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18 outsiders in Rajya Sabha

By K.V. Prasad

NEW DELHI, JUNE 9. There are 18 members in the current Rajya Sabha who are representing States other than their known place of domicile in the House. The Prime Minister, Manmohan Singh, is among them.

Although Dr. Singh's status as an "ordinarily resident of Assam'' has been settled by the court of law, it is well known that the Prime Minister does not hail from Assam, which he has been representing in the Council of States for over a decade.

The list of the Rajya Sabha members posted on the official website of Parliament of India shows that members belonging to the Bharatiya Janata Party, the Samajwadi Party and two Independents, besides the Congress, come under this category.

Dr. Singh was elected to the House from Assam after he was appointed the Union Finance Minister in 1991 in the Narasimha Rao Government and since then he has been representing the State.

The other prominent Congress members coming under this category are R.K. Anand, a lawyer, who was elected as the Jharkhand Mukti Morcha candidate from Jharkhand. Representing Madhya Pradesh are two other Congress members, Obaidullah Khan Azmi, who was representing Bihar till his re-election. Maulana Azmi was then a member of the Janata Dal. Similarly, the Union Law Minister, Hans Raj Bhardwaj, has been elected from Madhya Pradesh, though he has been practising law in Delhi and hails from neighbouring Haryana.

Another senior Congress leader, Karan Singh, is now representing Delhi. He was earlier elected to the House from Jammu and Kashmir, before he resigned the seat to contest elections against the then Prime Minister, Atal Bihari Vajpayee, in 1999 general elections. The senior Congress leader, Ambika Soni, too has been elected from Delhi. Though she is registered as a voter in Delhi, her interest and association with the politics of Punjab are an established fact.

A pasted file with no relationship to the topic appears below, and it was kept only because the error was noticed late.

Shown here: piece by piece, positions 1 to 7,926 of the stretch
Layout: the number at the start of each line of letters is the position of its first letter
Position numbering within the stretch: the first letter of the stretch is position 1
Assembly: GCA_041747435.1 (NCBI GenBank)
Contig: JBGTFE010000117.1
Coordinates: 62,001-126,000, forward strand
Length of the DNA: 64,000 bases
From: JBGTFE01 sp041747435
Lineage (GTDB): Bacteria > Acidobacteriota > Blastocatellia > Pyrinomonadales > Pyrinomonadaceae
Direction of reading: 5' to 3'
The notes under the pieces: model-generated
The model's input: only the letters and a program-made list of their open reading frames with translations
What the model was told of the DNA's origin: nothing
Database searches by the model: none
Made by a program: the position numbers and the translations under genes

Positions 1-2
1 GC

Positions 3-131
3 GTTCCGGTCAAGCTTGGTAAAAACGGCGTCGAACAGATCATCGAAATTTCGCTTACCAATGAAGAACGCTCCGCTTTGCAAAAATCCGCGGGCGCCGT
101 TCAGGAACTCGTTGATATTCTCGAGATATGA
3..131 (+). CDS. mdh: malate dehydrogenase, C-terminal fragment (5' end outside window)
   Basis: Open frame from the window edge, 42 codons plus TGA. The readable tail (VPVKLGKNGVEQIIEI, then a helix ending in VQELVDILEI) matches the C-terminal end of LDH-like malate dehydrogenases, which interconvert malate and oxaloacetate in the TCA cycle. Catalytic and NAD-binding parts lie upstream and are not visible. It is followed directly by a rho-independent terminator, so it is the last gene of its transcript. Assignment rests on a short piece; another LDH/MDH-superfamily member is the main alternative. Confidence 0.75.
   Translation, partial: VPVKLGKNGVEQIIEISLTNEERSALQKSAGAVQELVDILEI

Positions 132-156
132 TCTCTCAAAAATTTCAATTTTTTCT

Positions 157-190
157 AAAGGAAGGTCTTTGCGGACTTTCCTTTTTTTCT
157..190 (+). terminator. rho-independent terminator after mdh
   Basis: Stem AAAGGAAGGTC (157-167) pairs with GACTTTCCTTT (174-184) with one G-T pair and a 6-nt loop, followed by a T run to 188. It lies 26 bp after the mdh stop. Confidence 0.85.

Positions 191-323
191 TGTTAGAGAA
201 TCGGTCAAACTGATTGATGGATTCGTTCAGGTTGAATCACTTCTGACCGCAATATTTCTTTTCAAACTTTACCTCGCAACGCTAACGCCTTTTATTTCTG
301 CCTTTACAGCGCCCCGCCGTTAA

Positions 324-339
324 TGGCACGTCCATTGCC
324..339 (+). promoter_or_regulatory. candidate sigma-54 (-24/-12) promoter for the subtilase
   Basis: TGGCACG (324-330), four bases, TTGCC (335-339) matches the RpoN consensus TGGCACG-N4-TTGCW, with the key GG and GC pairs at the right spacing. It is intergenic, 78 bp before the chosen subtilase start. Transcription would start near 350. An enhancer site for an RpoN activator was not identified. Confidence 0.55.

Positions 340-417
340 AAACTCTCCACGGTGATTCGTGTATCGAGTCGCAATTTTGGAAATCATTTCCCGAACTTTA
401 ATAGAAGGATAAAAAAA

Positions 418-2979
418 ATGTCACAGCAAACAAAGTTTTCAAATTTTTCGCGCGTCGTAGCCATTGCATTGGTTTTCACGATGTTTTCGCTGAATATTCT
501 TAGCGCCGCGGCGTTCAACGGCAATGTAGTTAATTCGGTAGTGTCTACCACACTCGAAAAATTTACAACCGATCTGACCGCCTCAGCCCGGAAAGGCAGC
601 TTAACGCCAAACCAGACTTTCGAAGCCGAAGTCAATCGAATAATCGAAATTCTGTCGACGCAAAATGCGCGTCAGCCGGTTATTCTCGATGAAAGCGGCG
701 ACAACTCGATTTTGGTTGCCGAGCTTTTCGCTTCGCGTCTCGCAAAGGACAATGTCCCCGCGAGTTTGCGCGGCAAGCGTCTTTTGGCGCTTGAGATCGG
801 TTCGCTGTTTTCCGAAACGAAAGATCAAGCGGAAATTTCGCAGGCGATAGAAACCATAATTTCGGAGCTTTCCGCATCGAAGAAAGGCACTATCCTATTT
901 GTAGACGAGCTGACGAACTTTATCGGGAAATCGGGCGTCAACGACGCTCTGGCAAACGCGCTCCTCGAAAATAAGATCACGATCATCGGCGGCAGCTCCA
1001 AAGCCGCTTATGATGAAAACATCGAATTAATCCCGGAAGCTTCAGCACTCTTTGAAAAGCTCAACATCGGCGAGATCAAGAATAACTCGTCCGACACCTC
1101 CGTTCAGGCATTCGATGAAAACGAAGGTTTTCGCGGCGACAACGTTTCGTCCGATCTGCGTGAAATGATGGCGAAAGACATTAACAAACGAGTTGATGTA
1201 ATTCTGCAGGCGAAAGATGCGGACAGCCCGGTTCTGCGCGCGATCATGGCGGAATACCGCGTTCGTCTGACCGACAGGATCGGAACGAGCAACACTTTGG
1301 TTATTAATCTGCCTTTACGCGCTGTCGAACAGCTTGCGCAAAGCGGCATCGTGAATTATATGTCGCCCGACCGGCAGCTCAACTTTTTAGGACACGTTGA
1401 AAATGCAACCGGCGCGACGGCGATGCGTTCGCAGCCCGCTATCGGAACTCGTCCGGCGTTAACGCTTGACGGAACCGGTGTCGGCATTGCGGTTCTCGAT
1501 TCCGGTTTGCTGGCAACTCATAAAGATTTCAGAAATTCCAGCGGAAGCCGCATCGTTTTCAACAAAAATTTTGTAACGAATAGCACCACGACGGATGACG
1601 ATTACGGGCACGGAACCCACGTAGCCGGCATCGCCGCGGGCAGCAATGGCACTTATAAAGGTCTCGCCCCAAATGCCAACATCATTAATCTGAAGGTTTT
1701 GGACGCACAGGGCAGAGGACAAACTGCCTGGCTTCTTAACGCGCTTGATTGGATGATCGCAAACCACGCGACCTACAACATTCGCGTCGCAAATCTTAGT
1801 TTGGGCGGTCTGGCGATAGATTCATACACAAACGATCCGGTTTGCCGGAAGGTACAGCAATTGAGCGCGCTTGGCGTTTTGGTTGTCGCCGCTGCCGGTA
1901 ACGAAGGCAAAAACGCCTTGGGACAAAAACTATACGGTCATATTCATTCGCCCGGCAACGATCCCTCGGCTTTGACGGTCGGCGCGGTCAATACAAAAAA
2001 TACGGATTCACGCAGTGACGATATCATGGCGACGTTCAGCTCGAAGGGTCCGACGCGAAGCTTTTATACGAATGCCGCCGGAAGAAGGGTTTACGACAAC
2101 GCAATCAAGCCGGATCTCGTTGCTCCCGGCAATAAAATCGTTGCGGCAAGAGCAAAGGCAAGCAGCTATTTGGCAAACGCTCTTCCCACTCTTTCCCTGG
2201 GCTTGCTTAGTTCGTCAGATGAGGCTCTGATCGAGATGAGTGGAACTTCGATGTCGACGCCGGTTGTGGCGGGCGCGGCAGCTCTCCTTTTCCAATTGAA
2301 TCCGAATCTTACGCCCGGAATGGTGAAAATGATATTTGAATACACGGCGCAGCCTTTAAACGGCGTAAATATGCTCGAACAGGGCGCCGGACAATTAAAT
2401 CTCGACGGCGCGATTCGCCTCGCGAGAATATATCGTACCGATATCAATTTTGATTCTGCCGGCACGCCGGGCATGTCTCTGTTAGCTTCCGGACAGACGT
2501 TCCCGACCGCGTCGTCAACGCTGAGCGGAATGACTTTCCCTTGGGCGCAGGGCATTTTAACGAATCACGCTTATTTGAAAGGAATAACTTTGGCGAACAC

The former Chief Election Commissioner, M.S. Gill, who was elected during April this year from Punjab in the biennial elections has submitted a certificate that he is registered as a voter in Delhi. Technically, he can be termed as among those who have been elected after the amendment to the Representation of the People Act that did away with the domicile clause.

The Bharatiya Janata Party, too, has its share of people under this category. The former Union Ministers who represent Gujarat include Arun Jaitley and Jana Krishnamurthy.

O. Rajagopal, who hails from Kerala, represents Madhya Pradesh while Sushma Swaraj, known for her association both with Delhi and Haryana, was elected from Uttaranchal. Similarly, Arun Shourie, Balbir Punj and Dinanath Mishra, all of who are associated with journalism and Delhi, represent Uttar Pradesh in the Council of States.

The Samajwadi Party too has a share, with Abu Asim Azmi, a former chief of the party from Mumbai, and the well-known publisher of Delhi, Shahid Siddiqui, representing Uttar Pradesh.

Lalit Suri, hotelier from Delhi, was elected as an independent from Uttar Pradesh as was the industrialist, M.M. Aggarwal. Prior to his election as an independent member from Uttar Pradesh he was treasurer of the Delhi unit of the Congress.

There are other instances in the past too — with the Congress leader, R.K. Dhawan, represented Andhra Pradesh and Pranab Mukherjee and P. Shiv Shankar were elected from Gujarat, as also the former BJP chief, Bangaru Laxman. The present BJP chief, M. Venkaiah Naidu, who is from Andhra Pradesh, was a member from Karnataka whose term ended in April this year.

Incidentally, in its writ petition filed before the Supreme Court in the case filed by Kuldip Nayar, the Election Commission, said: "The question of brining about a change to the above statutory requirements for qualification to be elected to the Rajya Sabha arose in the context of several political parties at the national and State levels wanting their senior leaders in the Rajya Sabha so that they could derive the benefit of their political wisdom and expertise in public affairs. In practice, over the past 50 years, there have been several instances of parties fielding such leaders as candidates from the States other than those States to which they are known to belong. The candidates, as a result, often got their names registered as electors in those States by making declaration to the effect that they are ordinarily resident there, which to their own knowledge and belief was not a correct statement. Although this practice invited adverse comment from the general public as well as the press, it was continued by a wide cross section of political parties.''

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